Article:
Steve Chalke’s recent announcement that he has ‘changed’ his mind on gay relationships (he fairly points out he has said nothing regarding Gay marriage although his timing is curious) is more than sad news but ultimately bad news. There are many good Reponses including Greg Downes in the same magazine. There is a helpful discussion between Chalke and Peter Ould here. There is little more to say except that as Carl Trueman points out this is a symptom and not a disease:
Chalke is a good example: in the past, he was revolted by the idea that God could be angry with sin; that requires a redefinition not only of salvation but also of sin itself. Those who reject God as angry with sin tend, historically, to reduce sin to disrupted relationships between human beings. Sin is thus not what drives people away from God, as it is in the Bible, but that which drives them away from each other. On such an account, it is not homosexuality which is sin but the repression or coercive prevention of the same. Chalke is being very consistent with the deepest implicit structures of his theology.
It is this denial of an angry God which marks the real problem with Chalke’s thinking. Chalke says in a discussion with Peter Ould:
I happen to be the founder of the Oasis Trust we have about 20,000 young people in our schools and every one of them needs to be protected and not one of them needs to feel they are God forsaken and there is something wrong at their core.
Surely this gets to the heart of the difference between what I would say (I can’t speak for anyone else) and Chalke would say. Chalke’s real error is not so much to do with his sexual ethics but his view that ‘at the core’ human beings are essentially good, that they do not have something deeply wrong at their core.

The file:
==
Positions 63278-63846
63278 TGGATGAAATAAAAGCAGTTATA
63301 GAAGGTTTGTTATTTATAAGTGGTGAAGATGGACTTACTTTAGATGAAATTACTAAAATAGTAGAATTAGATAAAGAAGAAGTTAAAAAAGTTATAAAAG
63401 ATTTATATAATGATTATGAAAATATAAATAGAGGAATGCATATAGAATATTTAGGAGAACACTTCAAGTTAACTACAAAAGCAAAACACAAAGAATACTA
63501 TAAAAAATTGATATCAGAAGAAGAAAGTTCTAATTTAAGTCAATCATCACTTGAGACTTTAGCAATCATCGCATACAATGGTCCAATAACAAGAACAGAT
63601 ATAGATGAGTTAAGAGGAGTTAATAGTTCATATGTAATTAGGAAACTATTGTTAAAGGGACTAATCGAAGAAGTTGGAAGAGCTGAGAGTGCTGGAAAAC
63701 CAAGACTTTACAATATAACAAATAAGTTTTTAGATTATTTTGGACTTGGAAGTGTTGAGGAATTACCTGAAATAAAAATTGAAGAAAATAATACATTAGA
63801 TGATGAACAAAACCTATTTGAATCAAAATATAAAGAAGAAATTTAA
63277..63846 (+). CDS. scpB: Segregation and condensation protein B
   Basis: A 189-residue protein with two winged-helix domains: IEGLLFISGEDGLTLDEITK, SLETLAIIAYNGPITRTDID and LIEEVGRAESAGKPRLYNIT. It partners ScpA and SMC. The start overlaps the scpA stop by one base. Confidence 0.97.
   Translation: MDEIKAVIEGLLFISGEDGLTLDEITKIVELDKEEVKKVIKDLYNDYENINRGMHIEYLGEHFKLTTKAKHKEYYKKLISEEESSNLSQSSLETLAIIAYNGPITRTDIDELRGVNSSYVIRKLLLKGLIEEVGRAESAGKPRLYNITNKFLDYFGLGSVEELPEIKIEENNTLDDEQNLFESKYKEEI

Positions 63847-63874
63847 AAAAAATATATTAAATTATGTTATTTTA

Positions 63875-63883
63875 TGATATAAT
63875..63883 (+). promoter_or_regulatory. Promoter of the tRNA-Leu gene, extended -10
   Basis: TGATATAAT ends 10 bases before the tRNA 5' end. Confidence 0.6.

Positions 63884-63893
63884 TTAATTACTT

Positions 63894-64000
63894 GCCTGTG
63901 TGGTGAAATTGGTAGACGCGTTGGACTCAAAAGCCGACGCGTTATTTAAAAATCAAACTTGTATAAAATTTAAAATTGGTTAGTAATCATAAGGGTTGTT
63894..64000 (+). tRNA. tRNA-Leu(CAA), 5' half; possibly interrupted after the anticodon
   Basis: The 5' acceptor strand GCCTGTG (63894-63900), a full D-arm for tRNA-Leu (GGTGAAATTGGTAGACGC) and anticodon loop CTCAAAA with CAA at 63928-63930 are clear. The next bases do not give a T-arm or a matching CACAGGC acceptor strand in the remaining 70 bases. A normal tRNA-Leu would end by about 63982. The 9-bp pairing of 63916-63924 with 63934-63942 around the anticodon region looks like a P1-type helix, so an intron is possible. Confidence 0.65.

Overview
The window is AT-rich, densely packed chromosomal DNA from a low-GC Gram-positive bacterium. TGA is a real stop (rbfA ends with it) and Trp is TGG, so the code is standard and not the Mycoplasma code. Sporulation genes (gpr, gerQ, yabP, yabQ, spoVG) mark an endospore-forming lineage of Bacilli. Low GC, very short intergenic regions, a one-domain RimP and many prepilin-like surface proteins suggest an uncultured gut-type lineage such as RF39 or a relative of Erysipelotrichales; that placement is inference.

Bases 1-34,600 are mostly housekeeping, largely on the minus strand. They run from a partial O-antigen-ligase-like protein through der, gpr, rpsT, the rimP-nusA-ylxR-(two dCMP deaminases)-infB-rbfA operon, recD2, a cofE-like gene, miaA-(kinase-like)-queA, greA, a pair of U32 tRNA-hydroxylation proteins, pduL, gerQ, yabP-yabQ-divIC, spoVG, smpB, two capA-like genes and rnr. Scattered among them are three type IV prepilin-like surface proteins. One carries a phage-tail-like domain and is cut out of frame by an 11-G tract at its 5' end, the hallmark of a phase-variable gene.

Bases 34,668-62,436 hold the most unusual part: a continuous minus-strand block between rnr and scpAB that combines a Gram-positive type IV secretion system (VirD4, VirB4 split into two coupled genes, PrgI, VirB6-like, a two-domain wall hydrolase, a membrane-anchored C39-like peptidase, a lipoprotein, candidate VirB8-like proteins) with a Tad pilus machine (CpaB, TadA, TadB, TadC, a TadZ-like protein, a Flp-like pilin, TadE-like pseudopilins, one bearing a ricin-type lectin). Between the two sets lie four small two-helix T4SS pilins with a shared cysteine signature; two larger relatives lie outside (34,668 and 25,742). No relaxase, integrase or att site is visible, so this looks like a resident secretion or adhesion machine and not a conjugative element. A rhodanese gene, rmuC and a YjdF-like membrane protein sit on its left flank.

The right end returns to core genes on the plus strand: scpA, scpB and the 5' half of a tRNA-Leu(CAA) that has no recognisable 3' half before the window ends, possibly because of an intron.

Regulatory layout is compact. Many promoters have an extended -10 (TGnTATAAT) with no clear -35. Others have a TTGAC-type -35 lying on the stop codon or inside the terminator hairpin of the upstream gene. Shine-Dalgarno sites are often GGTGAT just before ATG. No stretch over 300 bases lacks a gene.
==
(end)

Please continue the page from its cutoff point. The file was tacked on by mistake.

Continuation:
The 20,000 young people in Chalke’s schools in reality do they not all need to know exactly that “there is something wrong with their core”. Chalke’s reference is to homosexuality, seeing this as the core of someone’s being is problematic, but the truth is gay or straight we all rotten at the core. Is that not Paul’s point in Romans 3:10-12?
As it is written: “There is no one righteous, not even one; there is no one who understands, no one who seeks God. All have turned away, they have together become worthless; there is no one who does good, not even one.”
Perhaps these verses are particularly helpful given the debate. Anyone familiar with Romans will know the condemnation of homosexuality earlier in the book:
For this reason God gave them up to dishonourable passions. For their women exchanged natural relations for those that are contrary to nature; and the men likewise gave up natural relations with women and were consumed with passion for one another, men committing shameless acts with men and receiving in themselves the due penalty for their error. (Romans 1:26-27)
There is much that could be said about this reference but the important one given Chalke’s point is made my Christopher Ash in his excellent book:
“The…reason Paul begin with this is that homosexuality was supremely the Gentile sin. When the Jew looked at the Gentile world one of the things which most horrified him and most made him happy to be a Jew was the appalling practice of homosexuality.” (Christopher Ash, Teaching Romans, pg. 81)